When a Biblical “Day” Begins and Ends

Author: David Wilber

Someone recently asked me about when the Bible says a day begins and ends. For those of us who observe the Sabbath and the biblical feast days, this is certainly a relevant question. The traditional understanding is that a biblical day begins and ends at sundown, and this seems to be universally accepted among scholars. However, some have recently suggested that a day actually begins and ends at sunrise.

Why is this important? Who cares? Well, as I mentioned, our understanding of this issue has immediate implications for our observance of the Sabbath and feast days. If we have a wrong understanding of when a day begins, it could lead us to working when we should be resting, etc. So for those of us who care about a biblical observance of God’s holy days, this is worthy of our attention.

In this short article, I’m going to list four simple reasons why a day begins and ends at sundown.

1. The pattern established in Genesis is Sundown to Sundown.

The first "day" begins with darkness before light (Genesis 1:2-3). Then, after God brought "light," the Bible defines a day as such: "And there was evening and there was morning, the first day." This phrase is repeated several times (1:8; 1:13; 1:19; 1:23; 1:31). Thus, the first day, as defined by scripture, consists of an evening first and then a morning. This pattern is the basis for the position that a biblical day is from sundown to sundown.

2. The Israelites were to observe Yom Kippur—the "day" of atonement—from evening to evening (Lev 23:32).

This is pretty clear by itself, but to belabor the point further, Leviticus 23:27 says that Yom Kippur is the tenth day of the seventh month. Yet Leviticus 23:32 says that Yom Kippur begins on the evening of the ninth. Is Moses contradicting himself about the timing of Yom Kippur? Of course not. It’s clear to see that the ninth day is ending as the tenth day is beginning.

3. In Nehemiah 13:19, Nehemiah commands the people to shut the gates "as it began to grow dark" to prevent the Sabbath from being defiled via the merchants’ buying and selling.

Why would Nehemiah command them to shut the gates before dark if the Sabbath wasn't going to start until dawn? If the day began and ended at sunrise, the merchants would still have had plenty of time to buy and sell before the Sabbath. Nehemiah’s concern that the Sabbath would be defiled would not make sense if the Sabbath didn't start for another twelve hours.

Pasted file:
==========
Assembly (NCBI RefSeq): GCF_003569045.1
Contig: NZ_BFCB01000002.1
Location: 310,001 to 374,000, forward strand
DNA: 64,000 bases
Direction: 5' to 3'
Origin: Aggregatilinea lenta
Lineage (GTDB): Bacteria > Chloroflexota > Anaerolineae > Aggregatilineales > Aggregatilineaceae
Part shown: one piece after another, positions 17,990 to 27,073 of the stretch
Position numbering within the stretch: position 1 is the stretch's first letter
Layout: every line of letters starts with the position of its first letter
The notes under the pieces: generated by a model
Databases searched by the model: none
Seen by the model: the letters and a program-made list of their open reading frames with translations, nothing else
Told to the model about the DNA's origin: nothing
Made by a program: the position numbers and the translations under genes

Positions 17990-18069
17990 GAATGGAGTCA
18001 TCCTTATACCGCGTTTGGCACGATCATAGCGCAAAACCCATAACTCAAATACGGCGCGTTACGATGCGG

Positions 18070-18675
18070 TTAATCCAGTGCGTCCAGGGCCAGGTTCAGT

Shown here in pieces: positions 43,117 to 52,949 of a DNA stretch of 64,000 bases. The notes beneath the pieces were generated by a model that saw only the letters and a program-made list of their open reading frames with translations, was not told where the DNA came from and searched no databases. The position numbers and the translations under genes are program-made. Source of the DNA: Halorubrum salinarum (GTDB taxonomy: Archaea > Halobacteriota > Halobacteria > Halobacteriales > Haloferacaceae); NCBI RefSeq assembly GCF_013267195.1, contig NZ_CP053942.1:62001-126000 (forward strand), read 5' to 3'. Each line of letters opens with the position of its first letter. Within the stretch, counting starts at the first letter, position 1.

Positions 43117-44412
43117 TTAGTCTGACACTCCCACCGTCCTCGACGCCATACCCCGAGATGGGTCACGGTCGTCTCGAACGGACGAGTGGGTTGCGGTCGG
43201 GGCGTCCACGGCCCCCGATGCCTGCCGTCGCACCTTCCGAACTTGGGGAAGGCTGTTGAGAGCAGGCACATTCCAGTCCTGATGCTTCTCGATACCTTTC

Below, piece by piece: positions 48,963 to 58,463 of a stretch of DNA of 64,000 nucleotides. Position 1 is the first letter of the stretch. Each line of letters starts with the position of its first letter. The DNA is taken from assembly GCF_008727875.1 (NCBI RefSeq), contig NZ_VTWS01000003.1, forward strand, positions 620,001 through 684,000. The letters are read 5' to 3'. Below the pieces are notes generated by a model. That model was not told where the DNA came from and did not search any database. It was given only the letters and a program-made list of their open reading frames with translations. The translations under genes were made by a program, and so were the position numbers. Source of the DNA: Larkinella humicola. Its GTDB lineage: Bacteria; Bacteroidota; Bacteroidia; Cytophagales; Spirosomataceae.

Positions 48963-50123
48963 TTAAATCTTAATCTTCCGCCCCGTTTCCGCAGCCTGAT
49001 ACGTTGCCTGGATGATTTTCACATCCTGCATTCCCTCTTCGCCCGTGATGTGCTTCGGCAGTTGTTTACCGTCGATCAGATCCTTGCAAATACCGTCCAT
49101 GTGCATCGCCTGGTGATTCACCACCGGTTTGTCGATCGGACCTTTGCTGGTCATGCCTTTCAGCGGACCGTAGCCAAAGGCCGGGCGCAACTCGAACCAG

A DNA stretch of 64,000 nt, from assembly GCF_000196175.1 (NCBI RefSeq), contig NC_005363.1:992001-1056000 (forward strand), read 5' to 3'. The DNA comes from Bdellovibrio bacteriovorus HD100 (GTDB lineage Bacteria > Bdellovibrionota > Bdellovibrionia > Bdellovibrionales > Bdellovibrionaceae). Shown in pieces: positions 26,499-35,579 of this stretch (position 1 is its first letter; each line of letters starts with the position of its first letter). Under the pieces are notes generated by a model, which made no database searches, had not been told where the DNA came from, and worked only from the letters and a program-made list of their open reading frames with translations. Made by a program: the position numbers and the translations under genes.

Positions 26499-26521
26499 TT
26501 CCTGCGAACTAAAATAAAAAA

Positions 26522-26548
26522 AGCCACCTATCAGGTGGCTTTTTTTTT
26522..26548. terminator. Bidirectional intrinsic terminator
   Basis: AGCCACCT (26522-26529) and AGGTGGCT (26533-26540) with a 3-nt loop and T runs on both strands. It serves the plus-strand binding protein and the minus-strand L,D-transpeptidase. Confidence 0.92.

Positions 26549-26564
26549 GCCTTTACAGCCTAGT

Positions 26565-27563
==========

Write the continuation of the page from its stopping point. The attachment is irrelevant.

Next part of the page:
4. The Messiah kept the Sabbath from sundown to sundown.

Yeshua, who would have kept the Sabbath on the correct day, kept the Sabbath on the same day as the Jewish people in the first century. There is no evidence that, sometime from the first century to today, all of the Jewish people universally switched the timing of when they kept the Sabbath. Therefore, the Jewish reckoning of a day, from sundown to sundown, has divine affirmation in the Messiah.

The burden of proof is upon those who disagree with the traditional view to demonstrate that sometime in history, from the first century to today, all the Jewish people around the world switched to a different timing of the Sabbath. Why is there no record of any Jews disputing such a change? They debated every topic you could think of—do we really think that not a single Jew would have challenged such a change to this important commandment?

In conclusion, I believe these four simple reasons are sufficient for us to be confident that a biblical day begins and ends at sundown.

Share This Article!

About David Wilber

David is first and foremost a passionate follower of Yeshua the Messiah. He is also a writer, speaker, and teacher.

David’s heart is to minister to God’s people by helping them rediscover the validity and blessing of God’s Torah and help prepare them to give an answer to anyone who asks about the hope within them (1 Peter 3:15)…